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Let $X$ be a locally compact, second countable Hausdorff space. I want to prove that it has a countable basis of opens with compact closure, and that this basis can be extracted as a subset of any basis of its topology by restricting to opens with compact closure.

I understand the following:

As locally compact space, for every point $x$ of $X$ we can find a compact neighbourhood $V$, thus, for every point $x$ of $X$ we can find an open $V_x$ containing $x$ and whose closure is compact (by taking $V_x = V$ if $V$ is open, or the open set whose closure is $V$ if $V$ is closed, i.e: $V_x$ such that $V_x = V°$).

As second countable space, there is a basis family $\{U_{\alpha}\}_{\alpha \in A}$ of opens such that for every point $x$ of $X$, and every open $V_x$ containing $x$, there is a $\alpha\in A$ such that $x\in U_{\alpha}\subset V_x$.

Now, take a point $x$ in $X$, we can find an open $V_x$ around $x$ whose closure is compact, and find an element $U_{\alpha}$ of the basis such that $x\in U_{\alpha}\subset V_x$, the closure of $U_{\alpha}$ is a closed subset of the compact closure of $V_x$, thus, it is also compact.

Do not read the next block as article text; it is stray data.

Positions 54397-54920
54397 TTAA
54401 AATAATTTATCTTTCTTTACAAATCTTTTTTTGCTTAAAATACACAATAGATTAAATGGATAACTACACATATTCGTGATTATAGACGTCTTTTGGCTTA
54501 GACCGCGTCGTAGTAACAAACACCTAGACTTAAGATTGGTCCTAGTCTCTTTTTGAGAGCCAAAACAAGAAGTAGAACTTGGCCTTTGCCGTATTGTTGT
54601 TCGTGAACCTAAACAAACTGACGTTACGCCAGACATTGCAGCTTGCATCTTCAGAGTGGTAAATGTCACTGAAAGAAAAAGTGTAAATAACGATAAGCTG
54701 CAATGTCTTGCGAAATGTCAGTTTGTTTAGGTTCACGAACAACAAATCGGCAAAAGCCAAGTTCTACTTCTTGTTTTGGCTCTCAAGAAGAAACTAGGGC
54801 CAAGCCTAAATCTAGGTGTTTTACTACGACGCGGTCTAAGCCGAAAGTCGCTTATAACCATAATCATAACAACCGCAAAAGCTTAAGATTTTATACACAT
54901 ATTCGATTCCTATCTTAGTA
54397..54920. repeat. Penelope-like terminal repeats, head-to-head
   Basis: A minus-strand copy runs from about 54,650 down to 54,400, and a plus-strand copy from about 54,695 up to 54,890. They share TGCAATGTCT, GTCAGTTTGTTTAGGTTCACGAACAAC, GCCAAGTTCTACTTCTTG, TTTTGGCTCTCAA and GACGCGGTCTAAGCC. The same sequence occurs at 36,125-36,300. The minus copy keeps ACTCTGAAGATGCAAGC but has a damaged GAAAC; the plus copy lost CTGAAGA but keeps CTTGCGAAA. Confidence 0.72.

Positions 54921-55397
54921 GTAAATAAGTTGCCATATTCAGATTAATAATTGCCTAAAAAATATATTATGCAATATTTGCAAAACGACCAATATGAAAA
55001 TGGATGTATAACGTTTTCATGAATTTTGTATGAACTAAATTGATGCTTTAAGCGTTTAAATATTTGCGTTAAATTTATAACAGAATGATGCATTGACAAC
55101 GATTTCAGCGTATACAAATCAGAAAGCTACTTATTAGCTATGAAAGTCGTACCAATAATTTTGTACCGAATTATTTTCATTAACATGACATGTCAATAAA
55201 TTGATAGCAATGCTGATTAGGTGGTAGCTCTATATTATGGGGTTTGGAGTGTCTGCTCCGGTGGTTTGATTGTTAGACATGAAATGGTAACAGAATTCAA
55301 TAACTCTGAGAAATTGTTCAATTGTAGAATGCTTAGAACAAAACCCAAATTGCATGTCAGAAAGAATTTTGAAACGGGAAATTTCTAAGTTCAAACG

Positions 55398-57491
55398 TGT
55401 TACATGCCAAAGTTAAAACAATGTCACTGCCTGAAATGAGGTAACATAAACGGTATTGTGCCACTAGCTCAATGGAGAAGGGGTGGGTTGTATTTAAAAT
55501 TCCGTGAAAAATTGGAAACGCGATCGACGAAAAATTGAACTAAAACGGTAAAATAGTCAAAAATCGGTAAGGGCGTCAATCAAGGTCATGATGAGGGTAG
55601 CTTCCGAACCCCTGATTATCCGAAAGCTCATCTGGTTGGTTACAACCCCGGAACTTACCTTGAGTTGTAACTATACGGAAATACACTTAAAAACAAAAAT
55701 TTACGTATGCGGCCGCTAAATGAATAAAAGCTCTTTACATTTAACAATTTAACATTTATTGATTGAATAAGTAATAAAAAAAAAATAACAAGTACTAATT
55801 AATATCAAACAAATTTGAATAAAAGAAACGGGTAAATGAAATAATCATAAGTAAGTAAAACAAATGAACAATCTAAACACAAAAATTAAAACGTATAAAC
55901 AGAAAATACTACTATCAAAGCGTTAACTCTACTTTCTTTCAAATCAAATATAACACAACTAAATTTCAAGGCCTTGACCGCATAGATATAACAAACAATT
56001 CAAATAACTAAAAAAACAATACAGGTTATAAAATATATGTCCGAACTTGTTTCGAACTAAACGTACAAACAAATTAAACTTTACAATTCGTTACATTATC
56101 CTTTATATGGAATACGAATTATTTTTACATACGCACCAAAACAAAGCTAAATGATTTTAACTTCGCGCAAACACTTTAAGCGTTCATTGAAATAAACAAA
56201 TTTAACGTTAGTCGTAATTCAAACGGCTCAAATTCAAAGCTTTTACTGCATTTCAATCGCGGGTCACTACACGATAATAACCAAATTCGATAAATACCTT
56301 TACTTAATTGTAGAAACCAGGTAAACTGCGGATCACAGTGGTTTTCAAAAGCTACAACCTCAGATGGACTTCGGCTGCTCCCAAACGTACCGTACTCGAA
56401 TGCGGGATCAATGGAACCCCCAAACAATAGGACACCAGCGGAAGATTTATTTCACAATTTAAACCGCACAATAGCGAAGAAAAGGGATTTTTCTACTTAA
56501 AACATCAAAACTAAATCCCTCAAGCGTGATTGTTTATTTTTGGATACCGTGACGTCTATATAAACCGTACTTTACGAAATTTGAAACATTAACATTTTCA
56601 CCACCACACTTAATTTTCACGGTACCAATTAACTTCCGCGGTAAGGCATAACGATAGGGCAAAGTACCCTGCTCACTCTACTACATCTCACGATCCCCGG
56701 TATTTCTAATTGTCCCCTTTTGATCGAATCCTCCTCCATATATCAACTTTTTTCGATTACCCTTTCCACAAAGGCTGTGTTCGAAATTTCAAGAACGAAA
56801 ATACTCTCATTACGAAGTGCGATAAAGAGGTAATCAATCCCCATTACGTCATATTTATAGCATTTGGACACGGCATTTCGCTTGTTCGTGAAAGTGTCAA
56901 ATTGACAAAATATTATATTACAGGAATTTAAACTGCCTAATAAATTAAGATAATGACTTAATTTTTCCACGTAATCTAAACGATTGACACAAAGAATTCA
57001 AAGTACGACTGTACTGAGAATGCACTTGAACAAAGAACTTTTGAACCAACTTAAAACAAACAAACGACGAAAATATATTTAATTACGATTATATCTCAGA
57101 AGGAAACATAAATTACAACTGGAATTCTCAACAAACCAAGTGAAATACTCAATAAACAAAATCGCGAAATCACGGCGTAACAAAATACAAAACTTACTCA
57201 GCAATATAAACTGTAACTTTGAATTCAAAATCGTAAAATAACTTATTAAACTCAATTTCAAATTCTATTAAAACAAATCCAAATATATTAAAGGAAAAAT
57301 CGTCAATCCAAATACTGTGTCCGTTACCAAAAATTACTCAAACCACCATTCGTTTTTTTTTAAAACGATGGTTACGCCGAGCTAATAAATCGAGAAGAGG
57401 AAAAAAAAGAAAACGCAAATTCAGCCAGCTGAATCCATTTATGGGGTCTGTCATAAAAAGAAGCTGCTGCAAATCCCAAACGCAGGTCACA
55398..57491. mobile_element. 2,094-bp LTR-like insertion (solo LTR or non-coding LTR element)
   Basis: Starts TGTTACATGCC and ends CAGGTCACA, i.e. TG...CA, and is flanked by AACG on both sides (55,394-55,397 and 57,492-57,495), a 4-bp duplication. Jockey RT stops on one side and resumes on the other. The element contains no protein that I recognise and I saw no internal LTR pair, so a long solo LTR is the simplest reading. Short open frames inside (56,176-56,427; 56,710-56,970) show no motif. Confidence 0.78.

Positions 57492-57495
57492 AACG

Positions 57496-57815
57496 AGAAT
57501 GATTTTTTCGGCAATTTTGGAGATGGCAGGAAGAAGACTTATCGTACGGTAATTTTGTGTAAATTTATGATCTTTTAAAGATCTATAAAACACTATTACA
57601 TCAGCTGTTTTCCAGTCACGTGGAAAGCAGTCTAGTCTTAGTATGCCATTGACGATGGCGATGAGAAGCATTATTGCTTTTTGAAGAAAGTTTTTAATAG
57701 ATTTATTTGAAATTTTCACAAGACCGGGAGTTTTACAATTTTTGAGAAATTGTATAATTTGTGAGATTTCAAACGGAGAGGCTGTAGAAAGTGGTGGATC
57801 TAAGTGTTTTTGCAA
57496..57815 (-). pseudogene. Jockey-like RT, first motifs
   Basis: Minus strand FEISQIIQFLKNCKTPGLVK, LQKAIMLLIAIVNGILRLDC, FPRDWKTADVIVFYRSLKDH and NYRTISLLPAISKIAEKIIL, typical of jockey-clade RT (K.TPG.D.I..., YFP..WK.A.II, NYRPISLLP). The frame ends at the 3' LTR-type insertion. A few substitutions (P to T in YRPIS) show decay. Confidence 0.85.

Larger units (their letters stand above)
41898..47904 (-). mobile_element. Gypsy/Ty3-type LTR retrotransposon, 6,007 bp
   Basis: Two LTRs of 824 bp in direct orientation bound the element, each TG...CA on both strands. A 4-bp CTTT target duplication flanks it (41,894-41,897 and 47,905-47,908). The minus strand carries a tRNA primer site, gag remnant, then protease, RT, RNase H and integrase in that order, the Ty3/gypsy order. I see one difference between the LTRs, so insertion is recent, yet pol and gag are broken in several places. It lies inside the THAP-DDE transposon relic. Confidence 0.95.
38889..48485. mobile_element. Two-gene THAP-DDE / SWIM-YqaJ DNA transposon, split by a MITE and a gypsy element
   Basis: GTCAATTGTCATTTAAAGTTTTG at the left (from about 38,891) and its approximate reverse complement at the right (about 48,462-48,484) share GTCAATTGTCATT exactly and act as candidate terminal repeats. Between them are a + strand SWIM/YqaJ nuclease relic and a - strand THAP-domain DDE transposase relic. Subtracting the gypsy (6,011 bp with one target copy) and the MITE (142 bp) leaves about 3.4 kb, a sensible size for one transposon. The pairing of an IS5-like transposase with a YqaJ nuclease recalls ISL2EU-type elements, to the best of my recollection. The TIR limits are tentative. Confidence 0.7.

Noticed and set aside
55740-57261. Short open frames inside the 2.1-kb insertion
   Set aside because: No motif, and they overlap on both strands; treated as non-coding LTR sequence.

Thus, for each point $x$ and for each open $V_x$ around that point whose closure is compact we can find an open $U$ with compact closure containing $x$ and contained in $V$.

Opens of the family basis whose closures are compact form a new basis family for the opens of the topological space with compact closures.

Now, how to show that it actually form a new basis family for all the opens of the topological space? I guess that the "Hausdorff" condition has something to do with.

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    $\begingroup$ Regarding the second paragraph: It is not always possible to find an open set whose closure is a given closed set. Closed sets that are closures of open sets are called regular closed sets. These are also equal to the closure of their own interior. But this does not cause a problem, just take $V_x=$int$V$. $\endgroup$ – Stefan Hamcke Jul 31 '13 at 13:43